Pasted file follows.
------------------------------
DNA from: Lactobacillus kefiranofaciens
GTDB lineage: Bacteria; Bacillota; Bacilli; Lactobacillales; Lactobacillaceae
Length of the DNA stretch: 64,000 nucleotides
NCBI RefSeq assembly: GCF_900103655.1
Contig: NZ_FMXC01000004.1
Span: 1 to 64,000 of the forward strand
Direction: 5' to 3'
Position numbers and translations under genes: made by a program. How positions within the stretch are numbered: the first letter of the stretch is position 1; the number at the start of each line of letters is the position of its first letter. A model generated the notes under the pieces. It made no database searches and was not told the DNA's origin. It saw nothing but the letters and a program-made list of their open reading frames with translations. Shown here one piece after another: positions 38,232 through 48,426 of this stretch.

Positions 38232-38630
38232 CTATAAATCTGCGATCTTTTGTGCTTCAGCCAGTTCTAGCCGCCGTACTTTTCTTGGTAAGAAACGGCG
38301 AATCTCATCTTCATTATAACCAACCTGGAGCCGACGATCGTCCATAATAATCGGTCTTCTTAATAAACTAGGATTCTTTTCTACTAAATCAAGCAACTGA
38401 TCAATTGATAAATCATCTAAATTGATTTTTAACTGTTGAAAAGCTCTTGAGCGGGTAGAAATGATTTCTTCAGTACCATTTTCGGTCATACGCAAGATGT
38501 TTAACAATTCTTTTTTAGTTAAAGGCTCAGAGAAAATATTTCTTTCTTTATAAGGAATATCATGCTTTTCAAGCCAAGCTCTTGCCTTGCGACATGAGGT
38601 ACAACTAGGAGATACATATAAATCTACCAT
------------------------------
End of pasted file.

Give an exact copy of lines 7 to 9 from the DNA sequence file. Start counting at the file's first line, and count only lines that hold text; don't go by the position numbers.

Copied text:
Direction: 5' to 3'
Position numbers and translations under genes: made by a program. How positions within the stretch are numbered: the first letter of the stretch is position 1; the number at the start of each line of letters is the position of its first letter. A model generated the notes under the pieces. It made no database searches and was not told the DNA's origin. It saw nothing but the letters and a program-made list of their open reading frames with translations. Shown here one piece after another: positions 38,232 through 48,426 of this stretch.

Positions 38232-38630